Only 11% of Fintech board members are female. My story to this point has been less about finding my place, and more about learning to really believe that my place is wherever I want to be.
One of the things that drives me as a leader is creating more seats at the table for others. The other is sharing what I’ve learned along the way.
To celebrate this career milestone, here are some of the greatest lessons I’ve learned this past year at 3S Money:
For better meetings, have the humility to listen, the confidence to challenge, and the wisdom to know when to stop arguing and get onboard. It might be a cliché, but ‘pick your battles’ is one of the most important lessons I’ve learned.
On work relationships
For better work relationships, ask better questions. Ask your colleagues what they’re learning, what they’re interested in right now and, above all, how they really are. It’s easy to only check in with those on your team, but ask those same questions to people on other teams. You’ll learn a lot more about how the business is doing as a whole this way.
On making better contributions
To make better contributions, read widely and unexpectedly. Seeking different perspectives — regardless of whether you agree with them — helps make better business decisions. It pays to be curious. We have access to unlimited information online, so expand the information you are taking in and consider other sources.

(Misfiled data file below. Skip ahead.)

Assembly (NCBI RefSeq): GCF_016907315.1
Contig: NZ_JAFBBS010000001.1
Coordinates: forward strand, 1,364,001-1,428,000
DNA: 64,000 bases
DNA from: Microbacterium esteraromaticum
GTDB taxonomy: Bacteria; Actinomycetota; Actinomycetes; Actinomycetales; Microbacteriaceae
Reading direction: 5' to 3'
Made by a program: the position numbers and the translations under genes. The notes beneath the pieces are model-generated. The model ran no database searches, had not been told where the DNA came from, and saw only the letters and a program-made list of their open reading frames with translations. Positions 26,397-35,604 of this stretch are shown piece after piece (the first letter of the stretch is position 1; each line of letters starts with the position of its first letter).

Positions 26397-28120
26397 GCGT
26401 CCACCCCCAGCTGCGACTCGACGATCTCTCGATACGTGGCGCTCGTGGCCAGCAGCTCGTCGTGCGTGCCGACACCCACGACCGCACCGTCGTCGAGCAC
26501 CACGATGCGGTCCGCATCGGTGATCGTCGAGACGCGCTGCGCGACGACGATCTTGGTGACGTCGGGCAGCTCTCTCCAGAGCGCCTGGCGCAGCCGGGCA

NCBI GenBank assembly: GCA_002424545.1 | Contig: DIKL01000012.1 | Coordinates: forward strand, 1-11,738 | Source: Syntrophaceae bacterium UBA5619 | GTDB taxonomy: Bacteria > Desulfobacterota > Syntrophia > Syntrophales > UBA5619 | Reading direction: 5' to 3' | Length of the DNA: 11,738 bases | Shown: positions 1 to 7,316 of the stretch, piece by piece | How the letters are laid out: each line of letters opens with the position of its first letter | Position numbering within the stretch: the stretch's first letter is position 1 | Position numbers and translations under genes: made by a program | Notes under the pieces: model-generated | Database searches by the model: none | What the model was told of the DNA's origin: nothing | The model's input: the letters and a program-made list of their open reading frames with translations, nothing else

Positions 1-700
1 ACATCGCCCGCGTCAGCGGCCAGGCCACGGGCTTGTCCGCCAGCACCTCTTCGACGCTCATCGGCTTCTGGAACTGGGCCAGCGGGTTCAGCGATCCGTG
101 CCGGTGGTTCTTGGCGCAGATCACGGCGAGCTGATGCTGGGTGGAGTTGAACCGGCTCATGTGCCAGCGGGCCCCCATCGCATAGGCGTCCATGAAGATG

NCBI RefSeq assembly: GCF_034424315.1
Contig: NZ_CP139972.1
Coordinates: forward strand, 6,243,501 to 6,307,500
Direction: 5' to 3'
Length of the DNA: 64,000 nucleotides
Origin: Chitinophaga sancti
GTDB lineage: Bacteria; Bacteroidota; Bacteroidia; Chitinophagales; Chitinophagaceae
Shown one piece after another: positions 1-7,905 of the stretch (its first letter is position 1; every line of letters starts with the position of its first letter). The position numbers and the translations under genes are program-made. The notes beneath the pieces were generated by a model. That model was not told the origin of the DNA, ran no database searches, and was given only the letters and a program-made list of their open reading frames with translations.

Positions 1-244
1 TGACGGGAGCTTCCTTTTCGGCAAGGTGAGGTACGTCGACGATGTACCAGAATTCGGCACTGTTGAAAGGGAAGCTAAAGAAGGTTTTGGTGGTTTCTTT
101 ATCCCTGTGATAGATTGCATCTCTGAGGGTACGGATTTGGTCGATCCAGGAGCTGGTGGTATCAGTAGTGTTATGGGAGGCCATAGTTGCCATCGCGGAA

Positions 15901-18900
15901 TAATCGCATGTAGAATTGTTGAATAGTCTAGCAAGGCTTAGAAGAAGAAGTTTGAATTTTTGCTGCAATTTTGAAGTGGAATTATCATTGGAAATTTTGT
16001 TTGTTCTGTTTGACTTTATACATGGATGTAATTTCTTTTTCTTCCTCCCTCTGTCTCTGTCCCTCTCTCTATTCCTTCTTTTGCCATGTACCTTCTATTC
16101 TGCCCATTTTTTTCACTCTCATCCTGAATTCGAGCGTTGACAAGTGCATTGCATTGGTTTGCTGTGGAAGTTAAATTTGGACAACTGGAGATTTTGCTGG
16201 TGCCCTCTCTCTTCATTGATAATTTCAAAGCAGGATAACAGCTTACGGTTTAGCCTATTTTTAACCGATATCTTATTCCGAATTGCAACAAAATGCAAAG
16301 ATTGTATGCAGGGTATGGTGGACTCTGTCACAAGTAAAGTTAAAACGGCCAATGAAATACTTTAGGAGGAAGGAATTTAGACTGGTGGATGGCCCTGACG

On your strengths and weaknesses
Know and own your strengths. You’re not meant to be great at everything. And if you try to be, you’ll spread yourself too thin and reduce your impact. Spend your time further nurturing your strengths instead, and build a team that you can trust to fill in the missing skills you may have.
Hire for intelligence and coachability. Everything else can be taught. Looking back on the hires I’ve made over the past decade, these two attributes have never steered me wrong. Sometimes the more experienced candidate lacks the passion and attitude a less experienced candidate may have.
On making mistakes
Leadership is about making decisions. Either you’ll make a great decision or you’ll learn from it, which means you win either way. You will never get it right every time. The value comes from the lessons you learn from those decisions that don’t go as well as you thought they would.
Find a mentor, be a mentor, and remember that everyone around you — good or bad — is indirectly mentoring you.
Clear is kind. I go back to this lesson again and again. The clearer you are, the kinder you are. It’s not about being 'nice', it’s about being clear. This applies to your social interactions with colleagues, feedback to your team and their work, external partnerships, and everything else.
Lastly, success is born from community. Surrounding yourself with the right people is always the greatest strategy. From hiring talent to the people in your personal life, the people in your community are integral to how you progress.
Join our team, and support our commitment to gender equality in Fintech.